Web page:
This fall, NAMI Wisconsin is excited to bringing the NAMI Provider program back to Wisconsin!
Wisconsin was one of the early roll-out states of the Provider Education Program when it was originally developed. Dr. Joyce Burland, PhD, the author of NAMI’s evidence-based Family-to-Family education program developed the Provider program to bring the ‘experience of mental illness’ to health providers. Dr. Burland, a psychologist, and a parent and sister of an individual living with schizophrenia, developed and authored the course.
The magic of NAMI is the depth of knowledge and understanding that all our trainers at every level (national, state and local) bring to the training experience from the perspective of lived experience. Teaching the NAMI Provider Program puts us in the role of “experts of our own experience”. As a mental health professional and a person living well in Recovery I am passionate about this program. The 3-5 person teaching team consists of 1-2 family members, 1-2 individuals living well in Recovery and a mental health professional who is a family member or living well in Recovery.
NAMI Provider is a unique program in that at the time that it was developed all NAMI’s education programs were focused on the individuals that we serve, persons living with mental health conditions and their family members. We were, for lack of better terminology, teaching “our own folks”. NAMI Provider took our peer approach a step further. NAMI Provider is taught to people who may or may not have lived experience with mental illness, but have a role in providing services to individuals with mental health conditions and their families. The mental health professional role on the teaching team is a peer to the providers taking the course, they also share a common lived experience, that of provider. The NAMI Provider program honors the role of the provider by having a peer representative on the teaching team. This also offers the participants the opportunity to see mental health conditions from all three perspectives (families, individuals with mental health conditions and providers) as each course topic is covered. There is no role on the teaching that is more valued than another and the team works together as experts in their own experience, sharing their own stories and raising awareness. During the 5 sessions, which can be done in a variety of formats, healthcare staff are: introduced to the emotional stages people affected by mental illness experience on the journey to recovery, gain an understanding of ,and empathy for, the individuals lived experience during treatment and encouraged to promote collaboration between individuals, families and providers to achieve the best level of recovery possible.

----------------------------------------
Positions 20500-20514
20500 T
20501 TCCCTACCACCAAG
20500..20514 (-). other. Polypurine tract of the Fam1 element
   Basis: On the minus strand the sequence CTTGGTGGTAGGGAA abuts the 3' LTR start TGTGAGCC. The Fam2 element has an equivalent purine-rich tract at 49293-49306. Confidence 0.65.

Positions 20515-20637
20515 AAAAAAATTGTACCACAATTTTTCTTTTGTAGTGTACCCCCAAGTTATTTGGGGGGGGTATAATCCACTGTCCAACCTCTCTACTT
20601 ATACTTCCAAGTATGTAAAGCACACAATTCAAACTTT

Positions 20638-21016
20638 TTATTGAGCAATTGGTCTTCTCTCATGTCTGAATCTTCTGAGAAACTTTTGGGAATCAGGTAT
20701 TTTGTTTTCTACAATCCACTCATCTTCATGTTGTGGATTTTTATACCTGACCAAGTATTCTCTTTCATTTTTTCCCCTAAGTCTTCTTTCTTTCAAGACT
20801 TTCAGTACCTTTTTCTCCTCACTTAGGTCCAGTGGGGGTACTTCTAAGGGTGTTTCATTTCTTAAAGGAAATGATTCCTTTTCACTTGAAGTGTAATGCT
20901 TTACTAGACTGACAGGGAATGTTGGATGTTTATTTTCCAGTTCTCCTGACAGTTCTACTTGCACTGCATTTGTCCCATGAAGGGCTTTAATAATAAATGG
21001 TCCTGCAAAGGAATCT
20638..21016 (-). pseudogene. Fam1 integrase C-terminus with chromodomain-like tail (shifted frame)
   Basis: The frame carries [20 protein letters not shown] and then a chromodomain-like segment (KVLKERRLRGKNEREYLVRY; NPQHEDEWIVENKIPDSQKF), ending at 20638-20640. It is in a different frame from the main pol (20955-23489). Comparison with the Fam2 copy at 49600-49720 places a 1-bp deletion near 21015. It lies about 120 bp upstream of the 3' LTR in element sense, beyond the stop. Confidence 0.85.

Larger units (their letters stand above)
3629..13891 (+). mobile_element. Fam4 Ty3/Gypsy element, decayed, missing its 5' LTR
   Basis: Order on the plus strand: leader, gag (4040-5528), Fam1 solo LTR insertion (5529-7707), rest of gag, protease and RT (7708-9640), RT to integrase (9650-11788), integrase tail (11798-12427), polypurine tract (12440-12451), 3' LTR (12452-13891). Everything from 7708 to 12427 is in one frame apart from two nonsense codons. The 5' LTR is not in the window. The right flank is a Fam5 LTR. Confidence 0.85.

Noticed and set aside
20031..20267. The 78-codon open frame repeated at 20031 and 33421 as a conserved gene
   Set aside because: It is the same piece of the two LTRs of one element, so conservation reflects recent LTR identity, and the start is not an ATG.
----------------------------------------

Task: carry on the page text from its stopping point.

NAMI Provider is typically attended by: therapists/counselors, Social Workers, Nurses, Direct Care Workers, Psychologists and Administrative Staff who have direct contact with people affected by mental illness (in person or by telephone). The program has also been offered to other professional groups who work with those affected by mental illness such as: Law Enforcement personnel, Judges and Court staff, District Attorneys and office staff and Clergy.
The program is presented in 5 sessions organized into short lectures, discussions and group exercises. The 5 sessions are 2.5 hours in length and can presented one session per week for five weeks or one session per day for five days or all 5 sessions in a two-day period (two or three per day).
The training for NAMI Provider Teachers is an intensive 2-day training, typically offered on a weekend. If you are an “expert” in your own experience and are ready to share your story with mental health service providers, NAMI Provider may be the program for you. Contact your local NAMI affiliate or NAMI Wisconsin for more information about NAMI Provider.
Written by: Luann Simpson, MSW, CPS, NAMI Provider State Trainer